adapted slightly from Samin Nosrat's recipe via NYT

2 yellow bell peppers - seeds and ribs removed

2.5 pounds yellow heirloom tomatoes

1 red onion

2 Persian cucumbers - peeled

1 serrano pepper - seeds and ribs removed

2 cloves garlic - peeled 

1/2 cup extra virgin olive oil 

1 tablespoon sherry vinegar

salt to taste

Roughly chop the peppers, tomatoes, onion, cucumbers, pepper, and garlic -  and place in the bowl of a food processor. Add vinegar and blend on high speed until smooth. With the food processor running, slowly drizzle in olive oil. Strain mixture through a fine mesh sieve into a large bowl - using a spatula to work contents through. Season with salt to taste, and more vinegar - depending on the acidity of your tomatoes. Garnish with any variety of toppings - we used freshly made olive oil croutons and basil oil. 


2 pounds barely-ripe yellow peaches

1/4 cup feta cheese - crumbled

small handful of basil

2 large shallots - peeled and thinly sliced

juice of one lemon

1/4 cup olive oil

First, pickle your shallots - Place shallots into a small bowl with a teaspoon each of salt + sugar and lemon juice. Stir to combine and let sit for at least an hour.  

Meanwhile, cut the peaches into bite-sized wedges and add to a large bowl along with the feta cheese. Whisk the olive oil in to the shallots and their pickling brine - and pour over the peaches. Gently stir to combine and top with basil chiffonade. 


2 halibut fillets - portioned and pin bones removed

2 tsp ground turmeric

1/4 cup unsalted butter - room temperature 

2 anchovy fillets 

1 clove garlic - peeled

zest of one lemon

pinch of salt

Preheat your oven to 450 degrees. Dust the halibut fillets with turmeric and set aside while you prepare the compound butter.

In a mortar and pestle mash together the garlic and anchovies with a small pinch of salt until they come together in a paste. Stir the garlic-anchovy mixture and lemon zest into the softened butter.

Place fish in a baking dish and spread a dollop of the anchovy butter on top of each fillet. Roast until fish is just opaque - about 10 minutes.

In holding true to the yellow theme, we served our halibut alongside yellow chard stems (recipe below) - but this would also be tasty with roasted fingerling potatoes or a tangy summer bean salad.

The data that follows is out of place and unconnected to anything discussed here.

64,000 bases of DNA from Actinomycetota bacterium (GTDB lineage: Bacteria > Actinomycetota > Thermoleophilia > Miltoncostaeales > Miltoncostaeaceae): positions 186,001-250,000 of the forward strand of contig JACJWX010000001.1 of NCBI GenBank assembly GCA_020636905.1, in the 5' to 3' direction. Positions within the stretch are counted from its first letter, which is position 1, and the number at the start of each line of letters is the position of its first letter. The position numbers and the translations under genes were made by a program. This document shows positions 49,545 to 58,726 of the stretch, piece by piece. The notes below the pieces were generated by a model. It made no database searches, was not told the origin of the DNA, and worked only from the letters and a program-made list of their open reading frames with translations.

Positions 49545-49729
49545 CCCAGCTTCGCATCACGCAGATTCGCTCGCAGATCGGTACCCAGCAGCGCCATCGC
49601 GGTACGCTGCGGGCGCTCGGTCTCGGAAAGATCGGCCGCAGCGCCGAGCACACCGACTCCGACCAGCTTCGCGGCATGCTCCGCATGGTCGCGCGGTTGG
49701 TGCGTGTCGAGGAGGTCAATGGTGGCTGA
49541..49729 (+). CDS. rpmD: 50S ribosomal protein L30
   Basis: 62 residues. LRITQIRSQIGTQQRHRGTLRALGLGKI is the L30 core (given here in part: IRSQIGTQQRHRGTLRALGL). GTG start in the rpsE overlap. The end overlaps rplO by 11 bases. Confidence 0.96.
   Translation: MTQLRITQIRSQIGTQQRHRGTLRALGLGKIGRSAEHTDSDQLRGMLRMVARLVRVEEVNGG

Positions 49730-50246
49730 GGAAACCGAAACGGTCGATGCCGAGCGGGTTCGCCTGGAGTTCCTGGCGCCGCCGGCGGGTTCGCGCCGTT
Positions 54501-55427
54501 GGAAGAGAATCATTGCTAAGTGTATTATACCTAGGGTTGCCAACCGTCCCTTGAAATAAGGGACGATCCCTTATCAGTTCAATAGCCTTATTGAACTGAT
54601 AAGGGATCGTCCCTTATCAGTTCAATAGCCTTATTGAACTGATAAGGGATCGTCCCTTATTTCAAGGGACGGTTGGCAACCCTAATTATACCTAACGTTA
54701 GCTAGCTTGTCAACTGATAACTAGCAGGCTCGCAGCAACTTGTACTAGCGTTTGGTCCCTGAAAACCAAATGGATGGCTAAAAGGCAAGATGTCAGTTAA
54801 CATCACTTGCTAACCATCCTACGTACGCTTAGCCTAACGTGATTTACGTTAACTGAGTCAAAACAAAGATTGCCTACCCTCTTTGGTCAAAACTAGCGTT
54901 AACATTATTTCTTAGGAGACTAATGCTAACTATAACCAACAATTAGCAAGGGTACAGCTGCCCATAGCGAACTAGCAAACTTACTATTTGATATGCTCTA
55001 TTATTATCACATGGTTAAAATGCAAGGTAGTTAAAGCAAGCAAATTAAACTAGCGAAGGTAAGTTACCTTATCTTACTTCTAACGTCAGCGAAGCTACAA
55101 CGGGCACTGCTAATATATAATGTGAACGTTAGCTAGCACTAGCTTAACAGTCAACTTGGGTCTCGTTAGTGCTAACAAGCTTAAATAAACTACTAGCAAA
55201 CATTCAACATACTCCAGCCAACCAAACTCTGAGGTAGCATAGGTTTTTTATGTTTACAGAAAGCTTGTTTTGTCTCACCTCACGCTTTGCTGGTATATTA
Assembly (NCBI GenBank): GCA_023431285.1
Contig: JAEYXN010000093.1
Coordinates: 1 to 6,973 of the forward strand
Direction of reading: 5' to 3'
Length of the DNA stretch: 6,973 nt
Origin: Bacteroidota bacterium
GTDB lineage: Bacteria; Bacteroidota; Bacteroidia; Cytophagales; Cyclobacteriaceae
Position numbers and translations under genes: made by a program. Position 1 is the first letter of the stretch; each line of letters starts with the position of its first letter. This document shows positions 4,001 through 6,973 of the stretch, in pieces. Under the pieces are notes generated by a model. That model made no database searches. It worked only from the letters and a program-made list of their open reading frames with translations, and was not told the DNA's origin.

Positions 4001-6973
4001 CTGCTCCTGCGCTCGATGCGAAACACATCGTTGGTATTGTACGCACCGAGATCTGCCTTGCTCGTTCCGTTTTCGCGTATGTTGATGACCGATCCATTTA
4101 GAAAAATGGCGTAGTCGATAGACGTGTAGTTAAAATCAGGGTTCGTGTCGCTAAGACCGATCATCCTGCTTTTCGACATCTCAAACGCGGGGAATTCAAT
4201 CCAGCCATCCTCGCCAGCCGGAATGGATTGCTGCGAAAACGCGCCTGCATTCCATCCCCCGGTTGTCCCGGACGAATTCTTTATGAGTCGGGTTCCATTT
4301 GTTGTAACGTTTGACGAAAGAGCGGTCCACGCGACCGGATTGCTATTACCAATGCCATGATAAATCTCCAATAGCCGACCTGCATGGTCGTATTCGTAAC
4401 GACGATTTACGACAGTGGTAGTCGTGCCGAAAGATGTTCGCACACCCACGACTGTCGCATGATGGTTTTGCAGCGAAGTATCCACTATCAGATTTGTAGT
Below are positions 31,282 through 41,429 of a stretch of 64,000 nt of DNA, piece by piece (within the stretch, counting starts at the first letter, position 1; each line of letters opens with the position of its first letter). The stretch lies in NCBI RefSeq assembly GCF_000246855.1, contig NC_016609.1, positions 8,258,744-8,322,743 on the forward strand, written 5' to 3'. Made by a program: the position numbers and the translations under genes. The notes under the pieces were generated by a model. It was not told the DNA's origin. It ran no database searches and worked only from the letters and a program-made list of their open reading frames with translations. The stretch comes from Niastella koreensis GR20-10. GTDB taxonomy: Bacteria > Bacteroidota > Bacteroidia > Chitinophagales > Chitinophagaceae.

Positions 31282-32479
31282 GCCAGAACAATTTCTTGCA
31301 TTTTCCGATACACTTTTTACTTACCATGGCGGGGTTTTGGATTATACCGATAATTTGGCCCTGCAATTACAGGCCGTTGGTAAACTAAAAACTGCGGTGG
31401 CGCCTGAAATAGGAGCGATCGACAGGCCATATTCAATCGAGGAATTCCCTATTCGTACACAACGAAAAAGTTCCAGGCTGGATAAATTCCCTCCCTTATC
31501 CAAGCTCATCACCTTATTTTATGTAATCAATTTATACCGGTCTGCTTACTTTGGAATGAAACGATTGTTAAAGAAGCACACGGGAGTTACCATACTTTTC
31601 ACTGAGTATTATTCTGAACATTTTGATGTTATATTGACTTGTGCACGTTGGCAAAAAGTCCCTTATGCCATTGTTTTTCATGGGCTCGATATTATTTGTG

2 bunches of swiss chard

1 tablespoon butter

1 tablespoon olive oil

4 cloves of garlic - minced

juice of one lemon

Bring a large pot of water to a boil. Strip the chard leaves from their stems and set aside (Don't toss these! They're lovely quickly sautéed or stirred into a soup). Cut the chard stems in half lengthwise, and cut them into 3-4 inch batons. Season your water with lots of salt and blanch the stems in simmering water for about five minutes, or until tender. While the stems are cooking - fill a large bowl with ice water. Submerge your stems in the ice water to stop their cooking. 

Heat oil + butter in a large sauté pan over medium heat. When the butter starts foaming, add the garlic and chard stems. Cook until chard stems are lightly browned and garlic is fragrant - about five minutes. Turn off heat and lightly toss with lemon juice. 



Shishito peppers are a cinch to throw together, and eating them is like playing a game of less-lethal Russian Roulette - about one in every ten is fiery-hot. This particular recipe is a great accompaniment to a very cold Japanese lager. 

1 lb shishito peppers

1 tbs neutral oil - we like grape seed oil

2 tsp sesame oil

2 tbs soy sauce

1 tbs honey

1 tbs rice vinegar

juice + zest of one orange

sesame seeds for garnish

Mix together soy, honey, vinegar, and orange juice - set aside. Heat grape seed and sesame oil in a large skillet over medium-high heat. When oil starts to shimmer, add shishito peppers and cook for 3-4 minutes - tossing occasionally, until the peppers are soft and slightly blistered. Add the soy-orange mixture and cook for an additional 30 seconds on high heat. Remove from heat - garnish with orange zest and sesame seeds.